As diplomacy struggles to overcome deep divides across the globe, international education plays an increasingly important role in fostering sustainable peace. Communication and understanding improve through educational exchanges, foreign study and the embrace of cultural differences. Last year, the number of American students abroad rose almost 3 percent to a record 313,000 while the international population at U.S. colleges and universities topped 1 million for the first time. On November 16, the U.S. Institute of Peace and NAFSA: Association of International Educators held a discussion of how international education can strengthen diplomacy and contribute to peacebuilding.

Global learning exchanges are designed to promote inclusivity, build cross-cultural dialogues and encourage critical thinking—important tools for diplomatic efforts and for building sustainable peace. Panelists, including experts from the diplomatic, peacebuilding and international education communities, considered how innovative approaches to learning and new ideas from the communications, business and scientific fields can be harnessed to strengthen ties between communities in conflict and contribute to more peaceful societies.

Continue the conversation on Twitter with #IEW2017.

Agenda

8:30am - 9:00am - Coffee, tea, and networking

9:00am - 9:15am - Welcome and Framing the Day

  • Ambassador William B. Taylor, Executive Vice President, U.S. Institute of Peace
  • Esther Brimmer, D.Phil., Executive Director and CEO, NAFSA

9:15am - 10:45am - Session I: International Education and Building a Transatlantic Community

  • Caroline Vicini, Deputy Ambassador to the USA, European Union Delegation 
  • Sharon Hudson-Dean, Deputy Assistant Secretary for Public Diplomacy, U.S. Department of State
  • Daniel S. Hamilton, PhD, Executive Director of the Center for Transatlantic Relations, Johns Hopkins University School of Advanced International Studies SAIS
  • Moderator: Esther Brimmer, D.Phil., Executive Director and CEO, NAFSA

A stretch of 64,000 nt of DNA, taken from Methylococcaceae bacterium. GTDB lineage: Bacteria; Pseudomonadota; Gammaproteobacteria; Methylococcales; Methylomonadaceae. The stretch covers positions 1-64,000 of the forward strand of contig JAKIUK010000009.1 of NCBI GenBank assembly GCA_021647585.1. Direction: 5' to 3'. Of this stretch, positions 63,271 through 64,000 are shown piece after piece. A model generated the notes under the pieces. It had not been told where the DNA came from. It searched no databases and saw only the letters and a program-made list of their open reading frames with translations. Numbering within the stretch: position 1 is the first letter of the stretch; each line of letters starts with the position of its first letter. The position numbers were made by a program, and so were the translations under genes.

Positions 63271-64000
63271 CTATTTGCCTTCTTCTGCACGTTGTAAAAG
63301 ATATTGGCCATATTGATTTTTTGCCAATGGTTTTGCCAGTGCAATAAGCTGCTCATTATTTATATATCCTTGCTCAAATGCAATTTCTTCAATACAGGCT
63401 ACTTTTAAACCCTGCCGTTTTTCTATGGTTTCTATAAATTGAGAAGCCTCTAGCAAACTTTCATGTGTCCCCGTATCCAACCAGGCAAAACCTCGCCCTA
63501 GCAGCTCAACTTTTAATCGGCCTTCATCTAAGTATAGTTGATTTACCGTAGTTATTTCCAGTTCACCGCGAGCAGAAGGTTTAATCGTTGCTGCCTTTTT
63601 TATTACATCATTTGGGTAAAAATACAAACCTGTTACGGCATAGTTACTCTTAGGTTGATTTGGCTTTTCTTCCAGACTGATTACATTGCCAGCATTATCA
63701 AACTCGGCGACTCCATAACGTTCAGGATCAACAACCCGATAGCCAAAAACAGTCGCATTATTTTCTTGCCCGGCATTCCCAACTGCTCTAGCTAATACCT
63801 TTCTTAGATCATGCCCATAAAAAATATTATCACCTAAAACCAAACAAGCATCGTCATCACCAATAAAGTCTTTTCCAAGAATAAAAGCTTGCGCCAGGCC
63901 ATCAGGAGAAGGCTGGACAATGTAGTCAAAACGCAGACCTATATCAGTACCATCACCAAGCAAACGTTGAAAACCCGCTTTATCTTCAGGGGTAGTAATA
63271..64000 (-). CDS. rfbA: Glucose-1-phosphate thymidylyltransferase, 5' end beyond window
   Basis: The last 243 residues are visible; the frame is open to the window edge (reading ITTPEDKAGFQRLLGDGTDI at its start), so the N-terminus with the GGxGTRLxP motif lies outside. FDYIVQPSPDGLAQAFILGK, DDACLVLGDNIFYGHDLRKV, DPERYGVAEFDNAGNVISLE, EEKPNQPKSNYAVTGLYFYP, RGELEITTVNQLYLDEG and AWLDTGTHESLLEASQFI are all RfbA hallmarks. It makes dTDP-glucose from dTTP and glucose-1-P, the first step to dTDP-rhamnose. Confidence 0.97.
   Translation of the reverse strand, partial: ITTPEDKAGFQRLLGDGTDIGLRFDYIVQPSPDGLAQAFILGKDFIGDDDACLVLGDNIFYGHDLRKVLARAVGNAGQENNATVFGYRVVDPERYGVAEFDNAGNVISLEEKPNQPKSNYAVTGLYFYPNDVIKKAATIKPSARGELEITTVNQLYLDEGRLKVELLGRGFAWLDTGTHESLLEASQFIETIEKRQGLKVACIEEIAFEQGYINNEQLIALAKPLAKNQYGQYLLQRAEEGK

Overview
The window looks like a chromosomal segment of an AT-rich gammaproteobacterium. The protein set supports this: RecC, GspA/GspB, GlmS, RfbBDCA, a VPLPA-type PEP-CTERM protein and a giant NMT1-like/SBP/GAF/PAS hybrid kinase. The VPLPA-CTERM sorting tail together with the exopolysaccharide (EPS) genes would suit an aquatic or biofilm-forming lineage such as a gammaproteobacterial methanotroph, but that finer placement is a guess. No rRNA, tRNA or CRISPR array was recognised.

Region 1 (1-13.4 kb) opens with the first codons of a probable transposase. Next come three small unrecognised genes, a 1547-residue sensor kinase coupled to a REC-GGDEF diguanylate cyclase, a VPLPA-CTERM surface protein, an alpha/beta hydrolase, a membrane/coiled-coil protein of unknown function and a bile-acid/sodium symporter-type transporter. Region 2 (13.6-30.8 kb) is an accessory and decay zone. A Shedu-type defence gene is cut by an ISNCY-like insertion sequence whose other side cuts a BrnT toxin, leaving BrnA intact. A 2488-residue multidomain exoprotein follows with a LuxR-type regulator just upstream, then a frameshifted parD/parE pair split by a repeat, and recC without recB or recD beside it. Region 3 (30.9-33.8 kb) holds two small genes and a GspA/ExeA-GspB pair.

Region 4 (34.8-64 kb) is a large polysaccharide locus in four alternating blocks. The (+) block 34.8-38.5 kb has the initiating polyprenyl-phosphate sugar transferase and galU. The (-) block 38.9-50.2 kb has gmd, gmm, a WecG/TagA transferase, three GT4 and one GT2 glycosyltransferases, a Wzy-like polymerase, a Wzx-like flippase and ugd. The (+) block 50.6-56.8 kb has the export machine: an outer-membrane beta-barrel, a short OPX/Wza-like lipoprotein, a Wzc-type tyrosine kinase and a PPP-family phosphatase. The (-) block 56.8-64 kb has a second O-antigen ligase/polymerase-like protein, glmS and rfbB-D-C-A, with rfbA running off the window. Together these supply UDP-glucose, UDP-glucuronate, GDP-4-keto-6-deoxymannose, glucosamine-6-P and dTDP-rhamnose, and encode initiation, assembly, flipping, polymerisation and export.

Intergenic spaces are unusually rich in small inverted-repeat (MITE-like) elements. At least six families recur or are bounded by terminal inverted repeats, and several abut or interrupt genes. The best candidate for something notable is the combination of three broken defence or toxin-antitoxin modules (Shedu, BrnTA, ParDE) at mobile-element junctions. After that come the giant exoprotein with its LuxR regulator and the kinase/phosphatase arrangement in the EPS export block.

10:45am - 11:45am - Session II: Global Perspectives on International Education and Building Communities

  • Mark S. Langevin, Ph.D., Director, Brazil Initiative, George Washington University
  • John Holden, CEO, 100K Strong Foundation
  • Javier Botero, Higher Education Division, World Bank, invited
  • Moderator: Alison Milofsky, Director, Training & Curriculum Design, Academy, U.S. Institute of Peace

11:45am - 12:45pm - Session III: New Intersections between Education and Peacebuilding 

  • Julia Roig, President, PartnersGlobal
  • Bridget Moix, US Senior Representative, Peace Direct
  • Moderator: Jeffrey Helsing, Associate Vice President, Academy,  U.S. Institute of Peace

Related Publications

To Stabilize Iraq After ISIS, Help Iraqis Reconcile

To Stabilize Iraq After ISIS, Help Iraqis Reconcile

Sunday, February 11, 2018

By: USIP Staff; Nancy Lindborg; Sarhang Hamasaeed

An international conference opens in Kuwait Monday to plan ways to rebuild Iraq and secure it against renewed extremist violence following the three-year war against ISIS. A USIP team just spent nine days in Iraq for talks with government and civil society leaders, part of the Institute’s years-long effort to help the country stabilize. The Kuwait conference will gather government, business and civil society leaders to consider a reconstruction that Iraq has said could cost $100 billion. USIP’s president, Nancy Lindborg, and Middle East program director, Sarhang Hamasaeed, say any realistic rebuilding plan must focus also on the divisions and grievances in Iraq that led to ISIS’ violence and that still exist.

Conflict Analysis & Prevention; Violent Extremism

View All Publications